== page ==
After his first year on the UBC Board of Governors, Chair Michael Korenberg remembers thinking, “Wow, we really need to do a better job of governing the institution.”
When he was first appointed to the Board in February 2016, the university’s highest governance body was still reeling from the aftermath of former President Arvind Gupta’s resignation and intense criticism about a lack of transparency in its practices. It would soon receive a vote of no-confidence from the Faculty Association.
This tumultuous experience left a mark on Korenberg’s governance philosophy, especially as the Board elected him to be vice-chair that same year and then chair in February 2018.
“Those votes of non-confidence were a challenge that I was determined to take up and ensure that the Board be responsive to the needs of institution,” he said in an October interview.
“I think maybe some of our governance practices had not kept pace with best practices and so we have tried to adopt more openness, more accountability of the Board members, more transparency to the issues that are before us … [and] more access to our materials.”
For instance, Korenberg expects that the terms of reference and meetings minutes of the re-established Housing Action Plan’s (HAP) sub-committee — whose priorities include advancing faculty housing ownership — will be made publicly available. He also calls for the university to lean toward open or hybrid models in its searches for senior executives.
But he acknowledged that more needs to be done to improve transparency.
“Are we there yet? No. Am I committed that we’ll continue the evolution? Absolutely.”
Korenberg is no stranger to the university prior to his Board appointment, despite not being a UBC alum like many other Board members — something that he “regrets.”
Graduating from York University’s Osgoode Hall Law School in 1983, Korenberg practiced tax, securities and corporate-commercial law in Toronto before moving to Vancouver for work. In the ’90s, he was recruited to the company that owns the Vancouver Canucks, then to a long-time stay at Jim Pattison Group until 2015, before moving onto a lengthy list of other management positions and board memberships.
Amidst these career changes, Korenberg committed over 20 years to UBC as an adjunct professor in the Allard School of Law — another experience he credits with informing his current work as Board chair.
“The number of students has gone up over my time and there’s an increasing number of international students in that increased mix,” he said. “So ensuring that they are getting the most out of their education, that they are made to feel part of the community [and that we’re] increasing the number of spaces available to domestic students … are all priorities that I understand from having worked as a faculty member.”
Korenberg also stressed the value of the university academy.
“I think anybody who isn’t an individual faculty can never really appreciate the breadth and strength of UBC … Ultimately, it’s the academy that drives the university and we are blessed with one of the finest in the world,” he said.
More tangibly, he considers capital allocation to support the university’s academic mission as well as student, staff and faculty housing to be fundamental decisions that will determine UBC’s future success.
“I feel comfortable that we understand the student housing need, but the clarity is also needed for the faculty and staff side of the HAP — that the university can and probably will be doing more,” said Korenberg, who is part of the HAP sub-committee.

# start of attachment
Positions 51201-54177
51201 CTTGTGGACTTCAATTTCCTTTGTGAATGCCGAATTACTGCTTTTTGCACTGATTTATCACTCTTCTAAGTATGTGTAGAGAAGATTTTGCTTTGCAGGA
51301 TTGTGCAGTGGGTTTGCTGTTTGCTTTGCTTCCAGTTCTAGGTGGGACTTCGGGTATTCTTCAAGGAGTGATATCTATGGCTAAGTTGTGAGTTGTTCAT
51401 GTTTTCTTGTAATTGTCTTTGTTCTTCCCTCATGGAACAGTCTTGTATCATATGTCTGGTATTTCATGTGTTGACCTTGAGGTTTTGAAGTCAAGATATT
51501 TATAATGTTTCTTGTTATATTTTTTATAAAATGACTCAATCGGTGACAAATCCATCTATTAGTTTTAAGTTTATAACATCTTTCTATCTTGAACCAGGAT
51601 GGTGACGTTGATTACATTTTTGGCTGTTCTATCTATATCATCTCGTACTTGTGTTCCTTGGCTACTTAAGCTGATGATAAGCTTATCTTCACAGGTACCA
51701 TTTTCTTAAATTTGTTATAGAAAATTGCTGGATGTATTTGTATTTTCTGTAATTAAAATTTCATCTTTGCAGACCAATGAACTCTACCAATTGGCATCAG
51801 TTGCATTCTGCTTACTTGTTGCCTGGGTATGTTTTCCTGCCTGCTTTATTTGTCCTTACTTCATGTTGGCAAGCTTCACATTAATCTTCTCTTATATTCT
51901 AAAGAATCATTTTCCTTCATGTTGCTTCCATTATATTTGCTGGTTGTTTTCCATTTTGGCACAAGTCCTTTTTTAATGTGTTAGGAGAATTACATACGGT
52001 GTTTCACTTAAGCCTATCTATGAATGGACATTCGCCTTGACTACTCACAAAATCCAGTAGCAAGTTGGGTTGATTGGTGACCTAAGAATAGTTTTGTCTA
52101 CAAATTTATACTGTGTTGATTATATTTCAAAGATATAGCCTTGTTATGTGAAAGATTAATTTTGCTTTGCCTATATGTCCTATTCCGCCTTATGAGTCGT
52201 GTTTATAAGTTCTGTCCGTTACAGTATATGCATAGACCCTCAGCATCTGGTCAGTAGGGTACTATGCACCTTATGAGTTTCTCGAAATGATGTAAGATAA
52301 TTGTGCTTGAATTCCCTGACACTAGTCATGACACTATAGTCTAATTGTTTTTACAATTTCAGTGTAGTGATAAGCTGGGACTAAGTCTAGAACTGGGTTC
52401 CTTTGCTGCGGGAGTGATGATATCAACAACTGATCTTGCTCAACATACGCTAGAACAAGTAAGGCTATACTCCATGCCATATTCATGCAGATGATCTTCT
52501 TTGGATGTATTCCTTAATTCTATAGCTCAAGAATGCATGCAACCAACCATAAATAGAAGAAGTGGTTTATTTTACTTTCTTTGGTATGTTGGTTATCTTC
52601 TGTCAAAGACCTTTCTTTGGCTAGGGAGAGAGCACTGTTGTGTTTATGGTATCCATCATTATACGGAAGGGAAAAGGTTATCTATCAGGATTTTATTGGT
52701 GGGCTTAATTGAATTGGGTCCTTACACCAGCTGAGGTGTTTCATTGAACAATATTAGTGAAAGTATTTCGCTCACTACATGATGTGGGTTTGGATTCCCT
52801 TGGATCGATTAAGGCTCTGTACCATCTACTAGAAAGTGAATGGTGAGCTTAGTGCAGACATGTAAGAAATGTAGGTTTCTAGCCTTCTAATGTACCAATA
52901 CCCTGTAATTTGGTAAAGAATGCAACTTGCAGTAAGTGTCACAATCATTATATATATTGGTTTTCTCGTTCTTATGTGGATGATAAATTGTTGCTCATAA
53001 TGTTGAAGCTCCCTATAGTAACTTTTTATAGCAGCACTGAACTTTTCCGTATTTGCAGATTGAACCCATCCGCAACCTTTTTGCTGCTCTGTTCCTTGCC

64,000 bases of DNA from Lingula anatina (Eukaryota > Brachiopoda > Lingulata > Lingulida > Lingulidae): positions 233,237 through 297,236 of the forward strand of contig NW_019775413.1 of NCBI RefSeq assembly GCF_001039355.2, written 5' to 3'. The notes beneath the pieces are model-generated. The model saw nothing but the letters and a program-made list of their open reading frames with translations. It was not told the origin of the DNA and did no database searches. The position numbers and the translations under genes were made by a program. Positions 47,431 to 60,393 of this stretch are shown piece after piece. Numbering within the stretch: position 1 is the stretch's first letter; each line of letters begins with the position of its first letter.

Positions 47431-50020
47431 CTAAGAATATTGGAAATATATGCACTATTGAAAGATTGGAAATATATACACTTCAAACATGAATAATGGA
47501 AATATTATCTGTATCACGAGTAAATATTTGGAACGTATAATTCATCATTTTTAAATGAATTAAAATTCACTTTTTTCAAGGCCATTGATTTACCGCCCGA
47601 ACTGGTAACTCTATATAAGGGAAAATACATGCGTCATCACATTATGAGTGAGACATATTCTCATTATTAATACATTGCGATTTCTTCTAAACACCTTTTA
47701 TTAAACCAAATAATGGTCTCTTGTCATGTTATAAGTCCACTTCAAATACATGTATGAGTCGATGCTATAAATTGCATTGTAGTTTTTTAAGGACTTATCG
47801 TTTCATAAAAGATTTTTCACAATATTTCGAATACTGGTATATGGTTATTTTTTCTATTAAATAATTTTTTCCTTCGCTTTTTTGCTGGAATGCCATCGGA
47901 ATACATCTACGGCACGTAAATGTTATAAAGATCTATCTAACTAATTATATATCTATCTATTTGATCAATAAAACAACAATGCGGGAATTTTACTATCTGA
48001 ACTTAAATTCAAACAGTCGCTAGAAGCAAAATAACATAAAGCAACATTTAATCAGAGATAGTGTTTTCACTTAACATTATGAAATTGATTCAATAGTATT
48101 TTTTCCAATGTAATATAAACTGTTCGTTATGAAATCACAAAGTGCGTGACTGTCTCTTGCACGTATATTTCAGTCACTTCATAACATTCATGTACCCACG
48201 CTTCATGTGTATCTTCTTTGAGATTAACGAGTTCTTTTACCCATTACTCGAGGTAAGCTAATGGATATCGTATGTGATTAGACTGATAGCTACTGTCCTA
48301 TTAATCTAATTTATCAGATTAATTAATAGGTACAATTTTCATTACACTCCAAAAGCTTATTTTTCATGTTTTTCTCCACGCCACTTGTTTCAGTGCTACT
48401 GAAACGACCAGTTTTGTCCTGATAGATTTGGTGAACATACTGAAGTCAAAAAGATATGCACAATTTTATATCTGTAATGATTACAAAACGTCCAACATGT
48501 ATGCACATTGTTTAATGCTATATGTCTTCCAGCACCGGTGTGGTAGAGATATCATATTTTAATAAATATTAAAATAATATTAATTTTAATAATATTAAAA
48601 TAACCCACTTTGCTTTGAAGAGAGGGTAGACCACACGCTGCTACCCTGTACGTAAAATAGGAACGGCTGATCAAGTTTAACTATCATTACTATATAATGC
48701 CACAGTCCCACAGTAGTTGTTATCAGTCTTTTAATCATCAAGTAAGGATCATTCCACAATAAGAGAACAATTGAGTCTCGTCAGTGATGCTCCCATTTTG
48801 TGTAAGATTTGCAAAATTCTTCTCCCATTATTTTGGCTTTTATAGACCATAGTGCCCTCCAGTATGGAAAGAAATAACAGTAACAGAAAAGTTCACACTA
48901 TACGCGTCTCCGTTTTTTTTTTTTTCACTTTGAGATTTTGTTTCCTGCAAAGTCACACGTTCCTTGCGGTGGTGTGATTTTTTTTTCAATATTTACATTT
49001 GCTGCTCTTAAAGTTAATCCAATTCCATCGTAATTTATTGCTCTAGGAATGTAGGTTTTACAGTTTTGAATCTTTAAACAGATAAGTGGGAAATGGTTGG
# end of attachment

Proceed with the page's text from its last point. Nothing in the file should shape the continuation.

“Arc of the growth”
Ultimately, Korenberg is excited to be serving at what he calls the “arc of the growth of the university,” where current decisions are expected to result in long-term impacts in future years.
For instance, the Board made a big splash in April when it came out to support expanding rapid transit from Arbutus to UBC — a project that, if approved, would conclude long after Korenberg and the current Board members’ terms are done. That term, it also finalized the creation of the Indigenous Engagement Committee, which now serves to hold UBC accountable on all of its Indigenous initiatives.
“I think the university has to be committed to being somewhat ahead of the time as it relates to this priority,” he said. “It’s an ongoing dialogue … I believe it will make [our] Indigenous engagement better than we would be without the committee.”
More recently, the debate around the ever-contentious topic of tuition increases intensified at Board. At the November meeting, 6 out of 16 members of Finance and Learning & Research committees voted against increases within the two per cent domestic cap — a rare voting record in recent year. Korenberg voted in favour of the proposed increases.
Looking ahead, he anticipates continuing to support UBC’s development as a research university and its implementation of a major system upgrade program.
“I’m very fortunate to be here at the beginning of a strategic plan to see what the implementation objectives are for the initial spending and priority setting under the plan,” he said. UBC’s new strategic plan, “Shaping Our Next Century,” was approved by the Board last spring.
Not surprisingly, all this work requires a huge level of commitment. But while Korenberg considers it a “challenge,” he also appreciates the opportunity to give back to a university “whose principles [he] understood and whose goals [he] supports completely.”
“It is a tremendous ask of any governor to volunteer their time, and not only volunteer the time but really roll up the sleeves and put their their heart and soul into working with the university to move forward,” he said.
“But it’s a privilege. It’s a lot of fun. It’s hard work but it leads to tangible, positive results.”